Do you find it difficult to clean utensils or clothes? It all might be because of hard water. Normally, the water that we use in our home is hard containing more minerals like magnesium and calcium compared to ordinary water. These positively charged ions prevent the easy dissolving of other ions, a reason you would want to use a water softener.
Yellowing of Water – Do Water Softeners Turn Water Yellow?
If you are experiencing yellow water like sea water, do not worry. You can take care of it easily.
Now that the hardness is removed with a good water softener, all seems to be set. However, on numerous occasions, people complain of the water being yellow after the softening process. For all those with such a problem, do not fret.
This discoloration is due to the trace amounts of iron, manganese and naturally occurring organic materials. It does not constitute a health risk.
In some waters, dissolved iron components are mainly the cause of the yellowing as they simply pass through the softener and these can cause fouling of the softener bed. In such cases, softeners are advised not to be used.
Also, you might have yellow water because of a faulty solenoid. Here are a few of the things that you can do to ensure that the water does not turn yellow.
- Check if the water is flowing smoothly and there are no disruptions. Sometimes, the filters that you use may not allow the water to flow freely.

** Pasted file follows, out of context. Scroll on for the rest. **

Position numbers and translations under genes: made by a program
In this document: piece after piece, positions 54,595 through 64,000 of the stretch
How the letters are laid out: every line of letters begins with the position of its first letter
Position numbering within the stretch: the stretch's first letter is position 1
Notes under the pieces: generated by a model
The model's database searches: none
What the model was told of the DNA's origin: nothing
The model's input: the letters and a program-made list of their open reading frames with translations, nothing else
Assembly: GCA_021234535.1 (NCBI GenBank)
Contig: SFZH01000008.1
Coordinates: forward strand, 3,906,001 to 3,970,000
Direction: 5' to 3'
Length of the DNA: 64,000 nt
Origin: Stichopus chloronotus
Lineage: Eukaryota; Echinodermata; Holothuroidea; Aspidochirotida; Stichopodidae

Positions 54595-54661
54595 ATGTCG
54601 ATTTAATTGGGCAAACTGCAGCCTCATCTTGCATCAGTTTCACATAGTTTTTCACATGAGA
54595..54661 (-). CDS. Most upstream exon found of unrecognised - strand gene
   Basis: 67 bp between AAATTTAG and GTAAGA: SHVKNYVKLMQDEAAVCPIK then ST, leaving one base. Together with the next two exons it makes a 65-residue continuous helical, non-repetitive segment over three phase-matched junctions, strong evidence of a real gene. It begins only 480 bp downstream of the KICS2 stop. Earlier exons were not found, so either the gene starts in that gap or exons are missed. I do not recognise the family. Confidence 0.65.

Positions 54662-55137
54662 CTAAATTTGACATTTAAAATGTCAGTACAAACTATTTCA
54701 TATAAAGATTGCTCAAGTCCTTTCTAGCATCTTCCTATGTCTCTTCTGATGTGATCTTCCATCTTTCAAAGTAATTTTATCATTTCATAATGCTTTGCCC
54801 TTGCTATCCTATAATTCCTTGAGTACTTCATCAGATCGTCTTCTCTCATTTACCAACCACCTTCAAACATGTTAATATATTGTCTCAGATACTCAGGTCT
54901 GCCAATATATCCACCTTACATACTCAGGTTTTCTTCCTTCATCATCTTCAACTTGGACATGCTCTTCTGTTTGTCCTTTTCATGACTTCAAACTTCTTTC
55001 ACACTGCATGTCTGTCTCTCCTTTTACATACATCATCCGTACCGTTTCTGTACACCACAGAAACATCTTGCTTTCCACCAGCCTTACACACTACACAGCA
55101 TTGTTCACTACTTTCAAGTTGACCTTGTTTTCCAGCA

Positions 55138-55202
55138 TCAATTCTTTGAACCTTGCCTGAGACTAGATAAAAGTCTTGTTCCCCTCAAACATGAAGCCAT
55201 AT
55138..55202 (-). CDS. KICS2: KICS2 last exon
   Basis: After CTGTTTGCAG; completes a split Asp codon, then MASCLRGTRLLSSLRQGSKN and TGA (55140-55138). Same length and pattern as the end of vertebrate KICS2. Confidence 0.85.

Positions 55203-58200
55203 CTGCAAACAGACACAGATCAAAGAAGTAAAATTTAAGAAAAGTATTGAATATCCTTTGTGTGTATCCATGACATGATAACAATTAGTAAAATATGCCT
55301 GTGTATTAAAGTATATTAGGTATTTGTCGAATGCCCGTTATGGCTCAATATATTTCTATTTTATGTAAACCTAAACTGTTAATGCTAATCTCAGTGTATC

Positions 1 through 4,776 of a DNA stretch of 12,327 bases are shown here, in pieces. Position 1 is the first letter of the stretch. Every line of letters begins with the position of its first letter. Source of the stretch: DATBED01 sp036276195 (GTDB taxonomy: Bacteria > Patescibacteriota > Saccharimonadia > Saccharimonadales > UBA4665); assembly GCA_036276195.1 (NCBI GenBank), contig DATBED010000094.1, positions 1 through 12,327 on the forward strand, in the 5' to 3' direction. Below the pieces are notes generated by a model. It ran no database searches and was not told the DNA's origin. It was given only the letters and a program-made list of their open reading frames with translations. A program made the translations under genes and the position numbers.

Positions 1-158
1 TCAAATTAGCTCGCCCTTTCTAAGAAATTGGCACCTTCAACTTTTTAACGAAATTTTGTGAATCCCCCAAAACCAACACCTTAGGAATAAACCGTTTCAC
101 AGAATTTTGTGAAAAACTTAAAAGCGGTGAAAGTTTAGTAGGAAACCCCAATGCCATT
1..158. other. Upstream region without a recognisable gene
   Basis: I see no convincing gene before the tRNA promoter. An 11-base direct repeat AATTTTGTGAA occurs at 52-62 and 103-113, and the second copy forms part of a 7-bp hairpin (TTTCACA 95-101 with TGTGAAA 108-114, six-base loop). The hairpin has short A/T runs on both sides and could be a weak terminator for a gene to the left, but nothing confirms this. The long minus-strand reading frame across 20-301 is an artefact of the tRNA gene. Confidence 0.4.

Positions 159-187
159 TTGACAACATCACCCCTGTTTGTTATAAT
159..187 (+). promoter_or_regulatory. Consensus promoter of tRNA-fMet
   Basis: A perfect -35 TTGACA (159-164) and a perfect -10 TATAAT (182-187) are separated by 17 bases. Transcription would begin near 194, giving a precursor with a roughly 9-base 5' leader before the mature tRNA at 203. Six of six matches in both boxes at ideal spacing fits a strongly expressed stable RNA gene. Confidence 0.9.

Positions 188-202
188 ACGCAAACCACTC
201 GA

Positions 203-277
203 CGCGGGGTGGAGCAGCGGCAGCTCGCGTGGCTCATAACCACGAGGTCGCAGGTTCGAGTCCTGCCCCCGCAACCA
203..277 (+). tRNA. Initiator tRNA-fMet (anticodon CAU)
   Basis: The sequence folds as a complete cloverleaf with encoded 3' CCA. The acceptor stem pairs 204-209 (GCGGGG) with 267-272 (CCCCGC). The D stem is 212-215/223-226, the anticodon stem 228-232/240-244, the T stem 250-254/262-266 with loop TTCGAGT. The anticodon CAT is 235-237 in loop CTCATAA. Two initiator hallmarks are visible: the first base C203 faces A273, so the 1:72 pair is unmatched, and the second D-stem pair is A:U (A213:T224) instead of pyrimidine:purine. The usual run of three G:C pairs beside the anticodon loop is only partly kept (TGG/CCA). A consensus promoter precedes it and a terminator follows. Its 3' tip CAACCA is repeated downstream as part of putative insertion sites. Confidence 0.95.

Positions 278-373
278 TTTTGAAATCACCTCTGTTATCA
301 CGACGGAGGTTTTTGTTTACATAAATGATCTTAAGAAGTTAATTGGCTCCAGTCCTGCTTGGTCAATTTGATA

- Do not use any additives to the softener like a Redout salt. Adding a Redout salt, for instance, oxidizes the copper portion of KDF and give the yellow tint to the water.
- Another common cause of the water going yellow is if you get a lot of iron through the filter into the softener.
How Do You Deal With It?
You can run all your taps to ensure that you clear up any iron or clay remaining in the pipes before you use a water softener. Also, another good way to reduce the yellowing of water is to check it for bacteria or minerals like magnesium that can turn the water yellow.
- You may want to clean your water softener and see the results as well.
- Chlorine injection can help you reduce the iron in the water, and improve the water quality overall. However, if you are using this, do remember that you will need to use a chlorine remover after the rust filter and before the softener to avoid any damage to the softener.
- You can also apply a hydrogen peroxide injection in the mixing tank or even install an aeration tank. This will help you aerate the water and oxidize it before it hits the rust filter.
Sometimes, though, the iron will precipitate, and it will provide a sticky material and can be difficult to remove from the beads. Therefore, it is clear that water softening removes iron only when it is in very small quantities. Iron filters are advised to be used before putting the water through the softening process.